First import Tracking sources Reverting local changes
When a new release of the source arrives, you import it into the
repository with the same
import command that you used to set up
the repository in the first place. The only difference is that you
specify a different release tag this time.
$ tar xfz wdiff-0.05.tar.gz $ cd wdiff-0.05 $ cvs import -m "Import of FSF v. 0.05" fsf/wdiff FSF_DIST WDIFF_0_05
For files that have not been modified locally, the newly created
revision becomes the head revision. If you have made local
import will warn you that you must merge the changes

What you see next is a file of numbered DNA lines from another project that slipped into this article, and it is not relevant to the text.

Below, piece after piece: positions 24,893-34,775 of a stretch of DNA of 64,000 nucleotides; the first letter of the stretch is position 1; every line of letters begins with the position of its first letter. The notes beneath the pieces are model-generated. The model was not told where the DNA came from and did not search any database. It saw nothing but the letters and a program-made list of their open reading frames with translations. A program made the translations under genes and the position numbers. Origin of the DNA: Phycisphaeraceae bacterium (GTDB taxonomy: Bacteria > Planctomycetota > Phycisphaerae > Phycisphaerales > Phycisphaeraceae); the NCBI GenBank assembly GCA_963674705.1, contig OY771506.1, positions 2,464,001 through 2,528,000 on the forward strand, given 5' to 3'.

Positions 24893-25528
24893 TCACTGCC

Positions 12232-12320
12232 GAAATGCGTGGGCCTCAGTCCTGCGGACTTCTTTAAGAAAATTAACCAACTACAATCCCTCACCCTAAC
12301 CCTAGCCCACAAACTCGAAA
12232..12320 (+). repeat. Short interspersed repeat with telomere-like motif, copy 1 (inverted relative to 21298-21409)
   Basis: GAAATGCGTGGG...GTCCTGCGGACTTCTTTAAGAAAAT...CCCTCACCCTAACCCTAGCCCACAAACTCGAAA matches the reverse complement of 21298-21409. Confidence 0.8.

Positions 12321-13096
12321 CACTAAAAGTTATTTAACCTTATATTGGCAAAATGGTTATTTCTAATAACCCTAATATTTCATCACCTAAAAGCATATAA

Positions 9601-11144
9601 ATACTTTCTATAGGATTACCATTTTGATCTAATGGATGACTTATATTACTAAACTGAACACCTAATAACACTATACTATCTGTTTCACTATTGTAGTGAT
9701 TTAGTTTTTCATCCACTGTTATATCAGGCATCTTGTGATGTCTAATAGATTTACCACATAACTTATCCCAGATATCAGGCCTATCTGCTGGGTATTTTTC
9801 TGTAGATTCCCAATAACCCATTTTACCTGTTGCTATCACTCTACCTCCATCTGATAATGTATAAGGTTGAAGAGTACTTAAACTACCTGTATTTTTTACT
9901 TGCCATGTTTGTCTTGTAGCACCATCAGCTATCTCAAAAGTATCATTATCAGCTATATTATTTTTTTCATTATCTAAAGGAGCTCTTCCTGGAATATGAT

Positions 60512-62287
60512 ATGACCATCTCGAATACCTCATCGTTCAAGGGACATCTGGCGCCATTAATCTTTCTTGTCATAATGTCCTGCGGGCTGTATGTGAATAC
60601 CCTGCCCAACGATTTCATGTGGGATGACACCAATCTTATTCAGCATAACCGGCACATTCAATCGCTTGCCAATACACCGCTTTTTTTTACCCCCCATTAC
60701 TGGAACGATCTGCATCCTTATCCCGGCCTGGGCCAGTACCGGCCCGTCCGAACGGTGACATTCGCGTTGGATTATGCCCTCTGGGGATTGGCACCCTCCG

into the main trunk, and tell you to use `
checkout -j' to do so.
$ cvs checkout -jFSF_DIST:yesterday -jFSF_DIST wdiff
The above command will check out the latest revision of
wdiff', merging the changes made on the vendor branch `
since yesterday into the working copy. If any conflicts arise during
the merge they should be resolved in the normal way (see Conflicts example). Then, the modified files may be committed.
Using a date, as suggested above, assumes that you do not import more than one release of a product per day. If you do, you can always use something like this instead:
$ cvs checkout -jWDIFF_0_04 -jWDIFF_0_05 wdiff
In this case, the two above commands are equivalent.First import Tracking sources Reverting local changes